The Jacksonville Jaguars are very much the team that come to mind when asked about links between the NFL and the London games. They have become a staple of the British NFL scene having played a regular season game in London for nine of the last 10 seasons. Their consistent presence has worked wonders in cementing themselves as firm favourities amongst the UK audience. In fact, this weekend’s game against the Denver Broncos is their eighth in 10 years at Wembley Stadium, with the only exception being last season’s nail-biter against the Miami Dolphins.
Within the UK nowadays it is widely recognised that the Jacksonville Jaguars, who are owned by Shahid Khan - the same man who owns Premier League side Fulham, are the closest thing to a UK-based NFL franchise for us Brits can lay claim to. Khan himself has acknowledged the importance of the Jaguars being ‘present’ in the UK, describing Jacksonville as “London’s team” and London itself as their “home away from home”.
Khan also told the Press Association: "We have UK-based commercial partners. We have a full-time, fully-committed staff in London that works hard to make the Jaguars part of the overall sports landscape in the UK. We're London's team, but not just because we say we are. It's because of the commitment by a lot of people, including our fans in the UK and throughout Europe, to make it so.”
However, it’s not just their commitment to playing games over here that wins them plaudits. The Jaguars have made a substantial effort to integrate themselves into the foundations of the British American football scene, with grassroots initiatives now being run up and down the country. One of their most successful American football outreach programmes is JagTag.
JagTag is essentially a simplified version of American football that works in a similar manner to touch rugby, allowing for children to experience the game while learning the rules and techniques along the way. As of 2021 there were over 87,000 children taking part in the programme up and down the UK and one can only imagine that figure has grown in the 12 months since.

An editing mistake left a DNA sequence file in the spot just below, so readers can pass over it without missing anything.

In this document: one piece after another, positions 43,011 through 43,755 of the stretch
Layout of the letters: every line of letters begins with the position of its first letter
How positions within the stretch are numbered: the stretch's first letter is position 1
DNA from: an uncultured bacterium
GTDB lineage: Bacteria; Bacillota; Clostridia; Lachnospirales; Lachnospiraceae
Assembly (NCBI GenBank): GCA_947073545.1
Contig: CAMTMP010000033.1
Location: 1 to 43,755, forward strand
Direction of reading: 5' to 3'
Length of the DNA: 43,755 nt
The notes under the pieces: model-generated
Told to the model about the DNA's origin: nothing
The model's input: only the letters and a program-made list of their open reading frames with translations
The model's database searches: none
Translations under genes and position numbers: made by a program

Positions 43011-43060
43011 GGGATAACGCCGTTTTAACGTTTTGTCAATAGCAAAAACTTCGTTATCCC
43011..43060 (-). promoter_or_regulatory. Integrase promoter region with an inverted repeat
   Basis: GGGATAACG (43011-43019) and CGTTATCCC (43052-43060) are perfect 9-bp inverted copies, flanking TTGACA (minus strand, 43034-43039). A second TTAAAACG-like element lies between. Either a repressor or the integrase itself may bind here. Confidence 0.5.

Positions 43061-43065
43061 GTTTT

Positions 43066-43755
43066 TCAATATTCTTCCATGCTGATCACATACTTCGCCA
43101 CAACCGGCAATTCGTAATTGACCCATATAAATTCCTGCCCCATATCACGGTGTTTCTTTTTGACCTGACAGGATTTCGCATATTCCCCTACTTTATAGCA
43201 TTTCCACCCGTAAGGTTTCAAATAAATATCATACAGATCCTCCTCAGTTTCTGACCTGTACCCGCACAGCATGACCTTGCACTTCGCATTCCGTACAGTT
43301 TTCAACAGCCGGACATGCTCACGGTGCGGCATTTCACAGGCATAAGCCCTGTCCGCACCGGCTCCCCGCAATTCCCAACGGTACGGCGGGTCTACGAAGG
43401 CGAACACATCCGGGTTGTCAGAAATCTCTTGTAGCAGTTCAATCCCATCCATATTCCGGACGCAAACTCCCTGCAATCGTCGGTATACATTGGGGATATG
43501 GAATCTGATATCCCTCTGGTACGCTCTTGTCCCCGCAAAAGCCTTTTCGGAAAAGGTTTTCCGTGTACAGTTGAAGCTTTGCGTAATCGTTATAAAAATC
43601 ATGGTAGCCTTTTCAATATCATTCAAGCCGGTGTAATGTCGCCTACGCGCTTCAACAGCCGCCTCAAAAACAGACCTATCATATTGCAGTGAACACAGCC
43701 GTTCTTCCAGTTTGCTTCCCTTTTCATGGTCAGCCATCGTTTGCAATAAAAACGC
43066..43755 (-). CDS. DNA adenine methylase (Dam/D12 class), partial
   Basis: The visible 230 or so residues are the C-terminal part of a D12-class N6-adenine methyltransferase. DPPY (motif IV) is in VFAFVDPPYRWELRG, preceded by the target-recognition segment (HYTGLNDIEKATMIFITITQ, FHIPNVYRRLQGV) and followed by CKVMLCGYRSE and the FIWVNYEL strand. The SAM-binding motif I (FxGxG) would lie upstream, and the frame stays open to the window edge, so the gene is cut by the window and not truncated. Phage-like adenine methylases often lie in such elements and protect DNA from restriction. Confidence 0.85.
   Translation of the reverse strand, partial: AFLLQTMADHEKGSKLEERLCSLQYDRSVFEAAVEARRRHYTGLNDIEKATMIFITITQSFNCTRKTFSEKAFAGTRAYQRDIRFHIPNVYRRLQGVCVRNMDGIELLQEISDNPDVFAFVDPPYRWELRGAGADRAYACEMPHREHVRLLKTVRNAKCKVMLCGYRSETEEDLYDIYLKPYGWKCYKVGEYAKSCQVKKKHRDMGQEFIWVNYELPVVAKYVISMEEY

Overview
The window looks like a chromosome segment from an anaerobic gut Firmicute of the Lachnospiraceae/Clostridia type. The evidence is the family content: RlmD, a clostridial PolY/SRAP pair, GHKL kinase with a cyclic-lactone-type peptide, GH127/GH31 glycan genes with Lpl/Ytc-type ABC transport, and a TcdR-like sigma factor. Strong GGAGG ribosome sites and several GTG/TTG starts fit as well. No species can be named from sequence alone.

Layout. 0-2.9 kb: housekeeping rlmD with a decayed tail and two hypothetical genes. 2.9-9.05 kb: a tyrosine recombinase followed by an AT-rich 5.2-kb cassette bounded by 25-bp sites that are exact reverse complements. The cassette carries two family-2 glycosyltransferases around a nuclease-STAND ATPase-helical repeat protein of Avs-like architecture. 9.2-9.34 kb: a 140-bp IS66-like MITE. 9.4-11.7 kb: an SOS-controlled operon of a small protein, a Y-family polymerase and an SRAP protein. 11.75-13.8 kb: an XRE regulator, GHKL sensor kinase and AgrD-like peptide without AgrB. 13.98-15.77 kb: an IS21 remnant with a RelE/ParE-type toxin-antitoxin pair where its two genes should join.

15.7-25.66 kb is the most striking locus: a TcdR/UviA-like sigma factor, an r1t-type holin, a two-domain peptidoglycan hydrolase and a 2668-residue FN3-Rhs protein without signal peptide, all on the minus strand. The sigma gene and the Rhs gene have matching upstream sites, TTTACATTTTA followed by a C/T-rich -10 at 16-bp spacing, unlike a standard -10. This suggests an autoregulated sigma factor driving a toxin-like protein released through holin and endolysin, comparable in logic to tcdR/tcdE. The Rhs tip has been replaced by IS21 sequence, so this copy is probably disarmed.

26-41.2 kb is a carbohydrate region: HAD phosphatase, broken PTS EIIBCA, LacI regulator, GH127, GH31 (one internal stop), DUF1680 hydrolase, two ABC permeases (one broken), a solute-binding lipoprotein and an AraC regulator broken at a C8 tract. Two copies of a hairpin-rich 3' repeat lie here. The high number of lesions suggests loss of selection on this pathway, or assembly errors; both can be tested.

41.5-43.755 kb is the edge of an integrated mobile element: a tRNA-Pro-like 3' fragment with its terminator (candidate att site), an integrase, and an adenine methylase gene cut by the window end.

Speaking in 2019, Jaguars London-based vice-president of international development, Hussian Napi, noted that: “These kinds of commitments, that’s long term, having elementary school kids playing the game leads to the next generation of fans.”
Not only are the Jags offering new opportunities for the children, but they are also offering new opportunities to UK-based companies and individuals. A prime example is the American football training group known as XL Performance, who partnered with the Jaguars in 2021 to help deliver the JagTag initiative whilst supplying free and elite-level coaching to players involved in British American football between the ages of nine and 17. XL Performance was founded in 2019 by Kojo Oteng, a former American football player with experience of playing in the US.
As if all of that wasn’t enough positive publicity, there are 600 lucky children every year who get to go and watch an NFL London game for free. As an added incentive for older JagTag players, the franchise will send one boy and girl to university, covering their tuition costs throughout. It’s these extra details and additional efforts that make the Jacksonville Jaguars a more appealing team to many UK fans getting involved in the sport for the first time.
If you want to build a positive name for your brand abroad, then assessing what the Jaguars have done in the UK is certainly a strong template to start with. For many, Sunday’s game will be something they’ve done before. But for others it will be their first experience of the NFL. Maybe they won’t enjoy it and never return, but the one thing for sure is that the Jacksonville Jaguars are here to stay.
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